And it shall come to pass, if ye shall hearken diligently unto My commandments which I command you this day, to love the Lord your God, and to serve Him with all your heart and with all your soul, that I will give the rain of your land in its season, the former rain and the latter rain, that thou mayest gather in thy corn, and thy wine, and thine oil. And I will give grass in thy fields for thy cattle, and thou shalt eat and be satisfied. Take heed to yourselves, lest your heart be deceived, and ye turn aside, and serve other gods, and worship them; and the anger of the Lord be kindled against you, and He shut up the heaven, so that there shall be no rain, and the ground shall not yield her fruit; and ye perish quickly from off the good land which the Lord giveth you. Therefore shall ye lay up these My words in your heart and in your soul; and ye shall bind them for a sign upon your hand, and they shall be for frontlets between your eyes. And ye shall teach them your children, talking of them, when thou sittest in thy house, and when thou walkest by the way, and when thou liest down, and when thou risest up. And thou shalt write them upon the door-posts of thy house, and upon thy gates; that your days may be multiplied, and the days of your children, upon the land which the Lord swore unto your fathers to give them, as the days of the heavens above the earth. (Deut. 11:13-21)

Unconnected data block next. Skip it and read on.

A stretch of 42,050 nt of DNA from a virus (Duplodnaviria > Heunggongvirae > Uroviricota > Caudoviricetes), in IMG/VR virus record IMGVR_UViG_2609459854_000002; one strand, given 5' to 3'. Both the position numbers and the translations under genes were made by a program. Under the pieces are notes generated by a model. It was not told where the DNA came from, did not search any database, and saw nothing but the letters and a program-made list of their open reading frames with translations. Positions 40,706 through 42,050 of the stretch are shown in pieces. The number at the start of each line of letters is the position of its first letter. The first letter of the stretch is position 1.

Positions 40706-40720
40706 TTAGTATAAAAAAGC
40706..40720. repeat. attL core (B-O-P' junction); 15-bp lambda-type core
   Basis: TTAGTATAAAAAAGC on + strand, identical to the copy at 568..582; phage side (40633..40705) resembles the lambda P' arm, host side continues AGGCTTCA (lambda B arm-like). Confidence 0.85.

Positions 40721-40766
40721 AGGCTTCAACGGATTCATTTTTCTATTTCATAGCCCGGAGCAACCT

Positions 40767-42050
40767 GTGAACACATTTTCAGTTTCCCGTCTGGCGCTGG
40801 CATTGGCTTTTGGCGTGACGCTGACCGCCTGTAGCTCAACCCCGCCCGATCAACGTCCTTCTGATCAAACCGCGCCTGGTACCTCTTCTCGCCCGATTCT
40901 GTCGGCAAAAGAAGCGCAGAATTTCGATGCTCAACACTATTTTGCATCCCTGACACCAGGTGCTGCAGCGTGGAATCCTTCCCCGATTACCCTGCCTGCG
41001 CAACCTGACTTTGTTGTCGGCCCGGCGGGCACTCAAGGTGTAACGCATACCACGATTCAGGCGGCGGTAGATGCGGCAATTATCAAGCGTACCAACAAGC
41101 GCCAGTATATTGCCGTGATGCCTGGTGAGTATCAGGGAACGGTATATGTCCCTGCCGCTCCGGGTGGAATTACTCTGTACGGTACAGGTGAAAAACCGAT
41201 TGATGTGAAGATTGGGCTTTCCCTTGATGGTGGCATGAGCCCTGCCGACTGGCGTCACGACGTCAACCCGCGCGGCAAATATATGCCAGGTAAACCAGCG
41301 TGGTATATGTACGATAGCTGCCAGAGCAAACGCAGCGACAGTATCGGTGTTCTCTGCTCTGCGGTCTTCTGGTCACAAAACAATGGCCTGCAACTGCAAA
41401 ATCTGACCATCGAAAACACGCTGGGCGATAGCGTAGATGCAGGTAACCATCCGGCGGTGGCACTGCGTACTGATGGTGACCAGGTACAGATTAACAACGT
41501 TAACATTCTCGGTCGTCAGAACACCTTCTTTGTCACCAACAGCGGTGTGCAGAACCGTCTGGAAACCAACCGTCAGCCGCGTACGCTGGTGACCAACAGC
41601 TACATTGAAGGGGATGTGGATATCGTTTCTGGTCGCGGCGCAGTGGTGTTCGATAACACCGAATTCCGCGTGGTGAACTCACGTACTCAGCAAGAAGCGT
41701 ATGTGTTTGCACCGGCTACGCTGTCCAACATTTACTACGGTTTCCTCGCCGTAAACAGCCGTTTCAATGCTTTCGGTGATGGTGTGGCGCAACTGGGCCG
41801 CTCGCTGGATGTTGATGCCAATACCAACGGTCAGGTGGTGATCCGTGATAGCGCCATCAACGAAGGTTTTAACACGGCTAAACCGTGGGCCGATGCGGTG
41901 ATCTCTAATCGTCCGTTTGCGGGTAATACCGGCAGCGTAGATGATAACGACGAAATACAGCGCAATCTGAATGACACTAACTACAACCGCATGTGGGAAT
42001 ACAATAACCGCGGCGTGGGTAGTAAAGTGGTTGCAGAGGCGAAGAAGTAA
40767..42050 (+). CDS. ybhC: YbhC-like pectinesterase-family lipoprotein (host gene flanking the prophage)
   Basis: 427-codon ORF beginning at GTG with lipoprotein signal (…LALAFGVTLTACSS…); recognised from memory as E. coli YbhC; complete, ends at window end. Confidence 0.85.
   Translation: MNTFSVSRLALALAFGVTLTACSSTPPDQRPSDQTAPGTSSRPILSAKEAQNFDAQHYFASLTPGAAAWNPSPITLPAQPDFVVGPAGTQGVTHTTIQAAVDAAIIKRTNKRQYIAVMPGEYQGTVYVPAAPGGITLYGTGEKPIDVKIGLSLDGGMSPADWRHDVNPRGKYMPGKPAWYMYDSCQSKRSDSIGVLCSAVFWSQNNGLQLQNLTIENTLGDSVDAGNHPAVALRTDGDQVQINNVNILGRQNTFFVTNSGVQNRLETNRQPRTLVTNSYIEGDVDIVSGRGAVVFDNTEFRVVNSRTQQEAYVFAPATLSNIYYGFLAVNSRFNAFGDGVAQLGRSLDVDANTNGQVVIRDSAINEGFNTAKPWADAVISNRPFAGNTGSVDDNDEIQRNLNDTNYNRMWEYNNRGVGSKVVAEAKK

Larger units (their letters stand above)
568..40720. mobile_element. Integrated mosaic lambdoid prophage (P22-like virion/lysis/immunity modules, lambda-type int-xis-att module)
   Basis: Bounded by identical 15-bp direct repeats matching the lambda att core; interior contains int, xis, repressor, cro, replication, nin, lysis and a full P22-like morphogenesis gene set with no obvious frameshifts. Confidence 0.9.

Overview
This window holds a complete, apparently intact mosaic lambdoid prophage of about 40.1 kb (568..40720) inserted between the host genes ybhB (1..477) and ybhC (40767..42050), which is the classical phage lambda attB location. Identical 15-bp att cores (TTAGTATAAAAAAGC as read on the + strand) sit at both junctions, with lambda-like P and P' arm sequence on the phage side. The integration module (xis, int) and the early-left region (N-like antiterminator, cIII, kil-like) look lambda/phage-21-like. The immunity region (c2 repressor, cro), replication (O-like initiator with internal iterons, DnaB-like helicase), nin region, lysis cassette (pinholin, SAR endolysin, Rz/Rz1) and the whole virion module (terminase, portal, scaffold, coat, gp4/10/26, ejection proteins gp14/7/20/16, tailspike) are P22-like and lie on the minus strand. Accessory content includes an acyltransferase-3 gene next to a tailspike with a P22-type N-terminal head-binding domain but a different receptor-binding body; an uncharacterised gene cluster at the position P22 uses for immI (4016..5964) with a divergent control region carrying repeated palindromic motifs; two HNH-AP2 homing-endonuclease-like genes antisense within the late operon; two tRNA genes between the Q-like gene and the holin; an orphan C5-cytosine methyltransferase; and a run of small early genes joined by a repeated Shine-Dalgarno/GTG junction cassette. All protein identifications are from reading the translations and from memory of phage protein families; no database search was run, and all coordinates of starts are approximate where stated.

If we observe the commandments, God promises us rain for the earth and long life on the land which he has given us. If we do not observe them, the skies will close up, there will be no rain, and we will be forced from the land. It is clear that these rewards and punishments do not come in the afterlife. It is also clear that God is speaking to the people as a whole: rain is sent to all, and exile is likewise shared. Although there is, of course, a parallel dialogue between God and each individual, the collective focus prevails, as the Torah seeks not only the righteousness of the individual but of the national-social life of the people.

Thus, the commandments to honor the parents and spare the bird are concerned with the longevity not of the person observing them, but of the nation, which must respect its elders and preserve nature.

2. A Turning Point in Jewish History

Here we must note yet again that all four of those distinguished Jewish sages who entered heaven, three of whom were unable to return in the same condition, lived during a time of transition, on the borderline between the first and second eras in Jewish history. (One might surmise that at other times there lived sages who entered Paradise without a crisis.)

At the end of the second century, after the failure of the Bar Kokhba revolt, when the Jewish national organism was in its death throes, history turned a corner, and the national dialogue with God disintegrated, leaving only that of the individual. Simple people, like slow-moving cars, maneuvered the bend smoothly, perhaps not even noticing it. Although from a historical point of view, it was a tremendously sharp turn, they did not feel its abruptness, as it occurred over the course of a century. But distinguished sages, weighed down by knowledge and Tradition, were like powerful, heavy trucks, careening with trailers in tow, that easily flew off at the bend. Burdened with a generations-long tradition of study, they were unable to change direction so sharply. Of the four who entered paradise, Rabbi Akiva was the only one who managed the curve and was able to hold the road. This is why the entire Mishna would afterwards be based on his teachings and the teachings of his students.